The next step was to install the shelves into place. The plan was to install them right up against the wall, however, when we pushed them into place, we learned that the walls were very uneven vertically, resulting in major gaps in between the back of the shelves and the wall near the ceiling. To solve this problem, we attached 1/8" thick backing to the bookshelves all along the back side. However, because the access to the windows could not be blocked, the backing was not added above the very top shelf. In this case, the gap between wall and shelf could not be hidden. It would, however, be covered up with decorative items I planned on displaying on the shelf. To hide the gaps on the outer sides of the shelving units (on the sides facing the fireplace), thin, L-shaped pieces of aluminum siding were attached to the corners using PL adhesive. Once adhered in place, the aluminum was primed and painted semi-gloss white. To disguise the openings in the ceiling around the windows, two arches were cut from MDF and attached to the fronts of each shelf unit right along the ceiling.
Once the shelving units were securely in place and the "gap" problem was resolved, we proceeded to build a mantel around the fireplace. We really liked the ultra modern fireplace mantel we had previously done around the fireplace in our living room, so we repeated that idea down here. We played around with various trim details, but in the end we wanted to keep the lines straight, simple, and modern. Once the mantel was in place, we finished the wall above it with faux shiplap. For the shiplap we simply used 1x3" lumber. Finally, I touched up imperfections with paintable caulking, primed, and painted in semi-gloss white.
For a finished, integrated look, the entire built-in unit was framed in with baseboards and crown moulding, which proved to be our biggest challenge yet! This was our first time ever doing crown moulding (on an angle in corners), so not only did we have to wrap our brains around cutting the correct angles in the proper orientation (all those who have tackled DIY crown moulding know what I'm talking about, right? It's a brain teaser, that's for sure!), we had to deal with the crooked walls and ceiling! We pretty much had to forget any trigonometry we've ever learned and cut all types of odd angles to make the trim fit the uneven walls and ceiling as best as possible. Needless to say, we felt the guy that invented caulking deserved a Nobel prize for his invention! Although it was a challenge obtaining perfect joints, the caulking did wonders at filling in all the gaps and spaces. After one last coat of paint across the entire built-in unit, all the imperfections are pretty much only visible to Eric and I.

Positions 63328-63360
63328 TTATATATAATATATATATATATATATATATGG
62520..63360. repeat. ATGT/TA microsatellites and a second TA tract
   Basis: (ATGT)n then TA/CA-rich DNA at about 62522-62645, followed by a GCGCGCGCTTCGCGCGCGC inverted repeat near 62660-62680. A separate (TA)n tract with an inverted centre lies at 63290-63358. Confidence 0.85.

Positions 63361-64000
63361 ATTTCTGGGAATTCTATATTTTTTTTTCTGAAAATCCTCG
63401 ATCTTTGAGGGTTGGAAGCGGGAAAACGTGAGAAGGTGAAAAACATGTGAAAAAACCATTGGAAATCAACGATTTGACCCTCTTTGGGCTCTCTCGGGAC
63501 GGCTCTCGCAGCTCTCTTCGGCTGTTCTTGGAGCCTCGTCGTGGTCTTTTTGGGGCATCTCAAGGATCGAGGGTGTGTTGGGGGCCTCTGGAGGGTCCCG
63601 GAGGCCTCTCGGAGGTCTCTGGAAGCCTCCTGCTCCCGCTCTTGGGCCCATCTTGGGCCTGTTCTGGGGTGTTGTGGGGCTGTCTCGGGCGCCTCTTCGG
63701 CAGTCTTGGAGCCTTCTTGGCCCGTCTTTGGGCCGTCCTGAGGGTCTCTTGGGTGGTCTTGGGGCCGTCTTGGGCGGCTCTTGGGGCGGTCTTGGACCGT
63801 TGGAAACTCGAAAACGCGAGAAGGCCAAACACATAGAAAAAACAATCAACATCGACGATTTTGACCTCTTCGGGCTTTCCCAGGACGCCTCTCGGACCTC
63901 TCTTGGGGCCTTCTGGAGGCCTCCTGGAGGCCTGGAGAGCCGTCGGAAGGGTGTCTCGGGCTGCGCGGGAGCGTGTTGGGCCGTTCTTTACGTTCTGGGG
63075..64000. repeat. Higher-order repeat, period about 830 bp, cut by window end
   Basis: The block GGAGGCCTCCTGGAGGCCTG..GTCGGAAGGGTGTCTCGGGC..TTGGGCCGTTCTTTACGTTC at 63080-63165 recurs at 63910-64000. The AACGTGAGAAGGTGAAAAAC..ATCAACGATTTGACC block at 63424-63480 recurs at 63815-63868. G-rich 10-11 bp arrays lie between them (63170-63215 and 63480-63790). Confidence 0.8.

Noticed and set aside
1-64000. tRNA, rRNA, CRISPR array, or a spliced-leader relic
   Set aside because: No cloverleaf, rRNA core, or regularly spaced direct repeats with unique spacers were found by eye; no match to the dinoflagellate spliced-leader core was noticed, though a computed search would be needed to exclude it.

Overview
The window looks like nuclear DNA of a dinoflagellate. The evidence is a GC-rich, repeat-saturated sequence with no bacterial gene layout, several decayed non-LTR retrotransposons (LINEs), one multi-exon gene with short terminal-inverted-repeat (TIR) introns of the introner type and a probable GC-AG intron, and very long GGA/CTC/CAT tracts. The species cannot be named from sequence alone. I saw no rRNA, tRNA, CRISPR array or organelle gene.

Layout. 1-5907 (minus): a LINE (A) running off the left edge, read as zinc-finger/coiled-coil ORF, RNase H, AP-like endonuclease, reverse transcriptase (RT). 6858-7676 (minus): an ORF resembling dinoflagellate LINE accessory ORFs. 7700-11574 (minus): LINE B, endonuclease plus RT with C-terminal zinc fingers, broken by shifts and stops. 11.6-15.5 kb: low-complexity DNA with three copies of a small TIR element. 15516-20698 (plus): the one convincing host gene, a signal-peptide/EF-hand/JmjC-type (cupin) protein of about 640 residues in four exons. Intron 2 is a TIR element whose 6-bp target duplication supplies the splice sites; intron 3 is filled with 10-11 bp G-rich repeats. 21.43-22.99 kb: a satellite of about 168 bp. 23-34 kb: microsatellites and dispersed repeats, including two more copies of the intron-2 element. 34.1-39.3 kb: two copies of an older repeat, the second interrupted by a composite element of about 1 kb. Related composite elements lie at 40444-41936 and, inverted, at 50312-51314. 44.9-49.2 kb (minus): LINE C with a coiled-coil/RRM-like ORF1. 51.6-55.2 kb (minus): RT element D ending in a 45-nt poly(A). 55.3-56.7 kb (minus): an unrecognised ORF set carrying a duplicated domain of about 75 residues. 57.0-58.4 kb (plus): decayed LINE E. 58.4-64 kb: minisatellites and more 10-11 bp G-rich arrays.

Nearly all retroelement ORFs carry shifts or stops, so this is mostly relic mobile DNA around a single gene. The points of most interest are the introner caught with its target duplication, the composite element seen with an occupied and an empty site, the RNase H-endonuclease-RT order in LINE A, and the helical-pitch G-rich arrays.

At last, we had arrived at the last step of this project! It was time to install the tile surround within the fireplace mantel. We selected a hexagonal mosaic tile in a white/barely grey colour with a polished finish.
Once the mosaic tile was in place, the next step was to grout the tile. After much deliberation between gray or white grout, we decided on the latter. We really love this tile but grouting it was a daunting task, to say the least! Because each tile has a raised profile, I couldn't use the traditional grouting method in which a trowel is used to spread the grout across the tiled surface. Instead, I used my finger to press the grout into each and every grout line between the tiles. One. At. A. Time. Ah! I know! It took forever! Especially since I was eager to get these built-ins done and it seemed like the most tedious part of this project was this very last step! Luckily, it wasn't a very large area. I certainly would not have selected this tile if it was for a backsplash or a shower (but how stunning would THAT tile look though!).
Finally, for a neat, finished look, we cut aluminum trim to size, spray painted it in flat black, and adhered it over the raw tiled edge around the fireplace insert. A piece of wood trim, stained to match the hardwood floors, was installed along the floor to conceal a small gap between the tile and floor.
...and PHEW! We were DONE!
Although we met some unsuspected challenges along the way, this project went rather smoothly and quickly (big thank you to my dad who lent a helping hand and my mom for babysitting!). We are thrilled with the final result!
Not only do these built-ins solve the issue of the "flat", crooked fireplace and awkward, tiny windows, but they serve as a grand focal point in the open area of the basement, are an interesting architectural feature, and provide a lot of storage space too! They really create a warm atmosphere and we all love to go down there to watch television on a lazy afternoon, or just to play with the kids.